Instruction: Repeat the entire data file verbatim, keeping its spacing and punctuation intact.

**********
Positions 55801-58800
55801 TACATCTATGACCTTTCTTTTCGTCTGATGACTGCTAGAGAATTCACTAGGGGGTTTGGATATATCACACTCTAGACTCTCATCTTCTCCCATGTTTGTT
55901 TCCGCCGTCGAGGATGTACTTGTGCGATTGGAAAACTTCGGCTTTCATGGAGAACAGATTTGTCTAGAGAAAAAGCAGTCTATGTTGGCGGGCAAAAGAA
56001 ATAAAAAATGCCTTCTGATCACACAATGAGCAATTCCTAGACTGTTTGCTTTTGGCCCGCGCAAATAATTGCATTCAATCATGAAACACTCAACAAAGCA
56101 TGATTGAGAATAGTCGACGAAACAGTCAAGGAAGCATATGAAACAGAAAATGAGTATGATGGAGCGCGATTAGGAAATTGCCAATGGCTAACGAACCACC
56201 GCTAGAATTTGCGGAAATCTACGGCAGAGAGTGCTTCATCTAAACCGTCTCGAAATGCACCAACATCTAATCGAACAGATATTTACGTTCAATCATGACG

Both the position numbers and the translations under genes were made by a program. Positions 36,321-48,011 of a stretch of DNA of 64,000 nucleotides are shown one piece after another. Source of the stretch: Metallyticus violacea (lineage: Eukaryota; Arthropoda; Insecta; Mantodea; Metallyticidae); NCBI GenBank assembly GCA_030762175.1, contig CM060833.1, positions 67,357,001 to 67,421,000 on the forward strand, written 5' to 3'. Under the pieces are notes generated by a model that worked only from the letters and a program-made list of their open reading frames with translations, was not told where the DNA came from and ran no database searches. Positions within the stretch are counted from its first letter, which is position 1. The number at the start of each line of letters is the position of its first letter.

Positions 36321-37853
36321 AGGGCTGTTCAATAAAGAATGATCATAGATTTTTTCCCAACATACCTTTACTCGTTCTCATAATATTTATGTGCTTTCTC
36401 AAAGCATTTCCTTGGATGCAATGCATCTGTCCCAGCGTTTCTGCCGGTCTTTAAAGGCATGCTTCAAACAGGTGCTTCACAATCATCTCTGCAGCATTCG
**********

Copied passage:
Positions 55801-58800
55801 TACATCTATGACCTTTCTTTTCGTCTGATGACTGCTAGAGAATTCACTAGGGGGTTTGGATATATCACACTCTAGACTCTCATCTTCTCCCATGTTTGTT
55901 TCCGCCGTCGAGGATGTACTTGTGCGATTGGAAAACTTCGGCTTTCATGGAGAACAGATTTGTCTAGAGAAAAAGCAGTCTATGTTGGCGGGCAAAAGAA
56001 ATAAAAAATGCCTTCTGATCACACAATGAGCAATTCCTAGACTGTTTGCTTTTGGCCCGCGCAAATAATTGCATTCAATCATGAAACACTCAACAAAGCA
56101 TGATTGAGAATAGTCGACGAAACAGTCAAGGAAGCATATGAAACAGAAAATGAGTATGATGGAGCGCGATTAGGAAATTGCCAATGGCTAACGAACCACC
56201 GCTAGAATTTGCGGAAATCTACGGCAGAGAGTGCTTCATCTAAACCGTCTCGAAATGCACCAACATCTAATCGAACAGATATTTACGTTCAATCATGACG

Both the position numbers and the translations under genes were made by a program. Positions 36,321-48,011 of a stretch of DNA of 64,000 nucleotides are shown one piece after another. Source of the stretch: Metallyticus violacea (lineage: Eukaryota; Arthropoda; Insecta; Mantodea; Metallyticidae); NCBI GenBank assembly GCA_030762175.1, contig CM060833.1, positions 67,357,001 to 67,421,000 on the forward strand, written 5' to 3'. Under the pieces are notes generated by a model that worked only from the letters and a program-made list of their open reading frames with translations, was not told where the DNA came from and ran no database searches. Positions within the stretch are counted from its first letter, which is position 1. The number at the start of each line of letters is the position of its first letter.

Positions 36321-37853
36321 AGGGCTGTTCAATAAAGAATGATCATAGATTTTTTCCCAACATACCTTTACTCGTTCTCATAATATTTATGTGCTTTCTC
36401 AAAGCATTTCCTTGGATGCAATGCATCTGTCCCAGCGTTTCTGCCGGTCTTTAAAGGCATGCTTCAAACAGGTGCTTCACAATCATCTCTGCAGCATTCG